- Lag screws: Sometimes called lag bolts, these sturdy screws have a square or hex head and are typically driven with a wrench. You use them for heavy applications like roofing.
- Machine screws: There are a wide variety of machine screws that are used in machining and manufacturing applications. They are ¼ inch or less in diameter, and their primary use is to hold metal objects together. Manufacturers design them to fit precisely with the parts they will fasten.
Most bolts are threaded only at the flat end of their shaft. The primary difference between bolts and screws is that bolts require a nut to create tension and screws don’t. In addition, screws are not meant to pass completely through the material while bolts must pass all the way through in order to make a connection with the nut. Common types of bolts include:
- Carriage bolts: Featuring a round head without slots that you secure in place with a nut, it’s commonly used to fasten wood with wood or wood with metal.
- Hex bolts: These versatile bolts have hex heads that are useful in tight spaces.
- Stove bolts: This general-purpose bolt has a slotted head that allows you to use a screwdriver to fasten it to a bolt. Their shafts are almost fully threaded.
- Machine bolts: Most have hex heads and require you to use a wrench or socket to fasten them. They’re commonly used to secure wood with wood or wood with metal.
Nuts are circular-shaped or hex-shaped pieces of metal with a threaded interior surface. Nuts are used in conjunction with bolts to fasten parts together. Some common types of nuts are:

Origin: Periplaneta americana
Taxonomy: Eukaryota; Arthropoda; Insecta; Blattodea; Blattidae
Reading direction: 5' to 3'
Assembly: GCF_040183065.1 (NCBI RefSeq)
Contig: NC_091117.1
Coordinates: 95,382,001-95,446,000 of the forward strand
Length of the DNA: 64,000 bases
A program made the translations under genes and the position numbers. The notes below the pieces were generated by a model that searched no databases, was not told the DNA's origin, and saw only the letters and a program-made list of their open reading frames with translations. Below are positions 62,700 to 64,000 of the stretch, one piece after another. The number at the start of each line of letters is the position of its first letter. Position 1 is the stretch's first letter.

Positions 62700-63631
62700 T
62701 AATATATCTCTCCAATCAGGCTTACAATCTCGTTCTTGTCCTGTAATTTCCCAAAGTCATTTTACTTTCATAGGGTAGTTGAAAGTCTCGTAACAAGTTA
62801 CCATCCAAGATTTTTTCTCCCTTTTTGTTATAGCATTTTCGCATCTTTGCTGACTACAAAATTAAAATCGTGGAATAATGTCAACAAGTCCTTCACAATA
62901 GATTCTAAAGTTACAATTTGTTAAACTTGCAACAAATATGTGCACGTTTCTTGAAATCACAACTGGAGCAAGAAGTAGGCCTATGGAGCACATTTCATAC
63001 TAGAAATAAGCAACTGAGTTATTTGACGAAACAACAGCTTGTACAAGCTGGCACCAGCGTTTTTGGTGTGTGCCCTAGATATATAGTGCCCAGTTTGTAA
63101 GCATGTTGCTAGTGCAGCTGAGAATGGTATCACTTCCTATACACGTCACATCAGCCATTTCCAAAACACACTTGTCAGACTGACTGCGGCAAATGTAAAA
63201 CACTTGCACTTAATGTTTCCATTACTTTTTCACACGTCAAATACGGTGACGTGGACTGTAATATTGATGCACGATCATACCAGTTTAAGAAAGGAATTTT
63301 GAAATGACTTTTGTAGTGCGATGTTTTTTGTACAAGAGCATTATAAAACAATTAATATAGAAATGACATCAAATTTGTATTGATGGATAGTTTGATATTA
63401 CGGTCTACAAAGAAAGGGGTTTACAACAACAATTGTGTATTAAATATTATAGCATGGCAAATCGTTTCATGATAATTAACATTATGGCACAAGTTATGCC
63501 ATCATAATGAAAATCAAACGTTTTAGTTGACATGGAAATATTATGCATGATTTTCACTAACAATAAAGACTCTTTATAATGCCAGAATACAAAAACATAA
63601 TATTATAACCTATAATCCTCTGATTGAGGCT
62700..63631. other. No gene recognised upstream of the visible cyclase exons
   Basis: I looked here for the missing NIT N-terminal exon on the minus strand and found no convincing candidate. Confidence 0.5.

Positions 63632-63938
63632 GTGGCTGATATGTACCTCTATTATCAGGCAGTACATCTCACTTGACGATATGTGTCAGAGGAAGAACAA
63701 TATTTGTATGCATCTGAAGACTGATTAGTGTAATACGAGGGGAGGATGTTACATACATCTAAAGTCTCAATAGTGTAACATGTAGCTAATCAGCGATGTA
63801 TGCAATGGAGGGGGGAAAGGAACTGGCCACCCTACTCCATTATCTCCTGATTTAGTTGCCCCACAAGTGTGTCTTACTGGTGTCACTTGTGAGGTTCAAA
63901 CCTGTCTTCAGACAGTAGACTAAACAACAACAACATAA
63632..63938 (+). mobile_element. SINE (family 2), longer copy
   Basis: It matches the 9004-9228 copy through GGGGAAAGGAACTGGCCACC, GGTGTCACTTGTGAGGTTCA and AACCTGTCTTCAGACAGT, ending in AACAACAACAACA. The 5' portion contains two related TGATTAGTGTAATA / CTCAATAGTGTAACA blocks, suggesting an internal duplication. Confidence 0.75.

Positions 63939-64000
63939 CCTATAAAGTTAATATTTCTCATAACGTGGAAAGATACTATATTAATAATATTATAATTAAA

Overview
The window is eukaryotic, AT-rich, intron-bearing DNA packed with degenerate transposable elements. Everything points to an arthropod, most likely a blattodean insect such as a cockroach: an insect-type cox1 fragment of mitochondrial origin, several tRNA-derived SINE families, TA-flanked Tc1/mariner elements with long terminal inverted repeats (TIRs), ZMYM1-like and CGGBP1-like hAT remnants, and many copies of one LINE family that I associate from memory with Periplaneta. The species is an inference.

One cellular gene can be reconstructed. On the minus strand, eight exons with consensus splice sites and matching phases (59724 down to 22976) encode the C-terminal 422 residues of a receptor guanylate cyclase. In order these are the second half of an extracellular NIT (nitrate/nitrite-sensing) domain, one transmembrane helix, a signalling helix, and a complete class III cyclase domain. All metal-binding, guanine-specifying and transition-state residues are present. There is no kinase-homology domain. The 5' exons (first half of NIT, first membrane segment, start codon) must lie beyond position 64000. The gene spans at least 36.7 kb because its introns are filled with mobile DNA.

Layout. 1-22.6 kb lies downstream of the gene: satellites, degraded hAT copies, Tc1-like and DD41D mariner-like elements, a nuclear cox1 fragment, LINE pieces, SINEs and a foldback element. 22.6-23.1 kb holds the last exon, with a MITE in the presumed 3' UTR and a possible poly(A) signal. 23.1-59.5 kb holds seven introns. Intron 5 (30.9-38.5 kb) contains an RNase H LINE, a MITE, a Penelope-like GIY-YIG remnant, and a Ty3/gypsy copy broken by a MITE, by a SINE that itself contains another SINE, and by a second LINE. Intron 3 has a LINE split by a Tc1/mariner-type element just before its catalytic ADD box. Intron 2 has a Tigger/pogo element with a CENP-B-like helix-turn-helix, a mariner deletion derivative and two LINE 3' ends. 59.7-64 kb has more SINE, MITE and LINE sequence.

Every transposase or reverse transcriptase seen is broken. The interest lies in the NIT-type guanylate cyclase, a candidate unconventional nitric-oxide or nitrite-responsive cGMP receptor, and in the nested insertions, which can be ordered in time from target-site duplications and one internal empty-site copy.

- Dome nuts: Also known as acorn nuts or cap nuts, they have a distinctive domed top. These nuts often are used for aesthetic purposes because they cover the threaded end of a screw or bolt.
- Hex nuts: These nuts are hexagons with six sides. They are multipurpose nuts that you can use with most types of fasteners. Some common hex nuts include:
- Hex finish nuts: The most used nut worldwide, they fasten with bolts to create a tight joint for many common applications.
- Hex jam nuts: A thin nut about half the thickness of a regular hex nut and “jammed” against a hex nut on a bolt. You tighten the bolts against each other rather than against the material’s surface to protect the material from damage.
- Heavy hex nuts: A hex nut made with thick walls to support heavier loads.
- Serrated flange nuts: These are hex nuts with an integrated wide flange washer that doesn’t spin or move. Serrations under the washer provide a locking action that prevents the nut from loosening from the fastener. Because of the serrations, you shouldn’t use these nuts on surfaces vulnerable to scratches.
Producing Custom Threaded Fasteners
While you can walk into any hardware store in the world and find a wide range of threaded fasteners, the off-the-shelf options may not always be what you need. When it comes to large scale industrial projects, product prototyping, or aerospace applications, sometimes the only option is a custom threaded fastener.
Here at The Federal Group USA, we have been producing custom fasteners for more than 40 years. We specialize in a wide range of metal fabrication services including casting, machining, cold forming, and much more.
Contact us by phone at 800-759-2658 or send us an email to request a free quote for your next custom fastener project.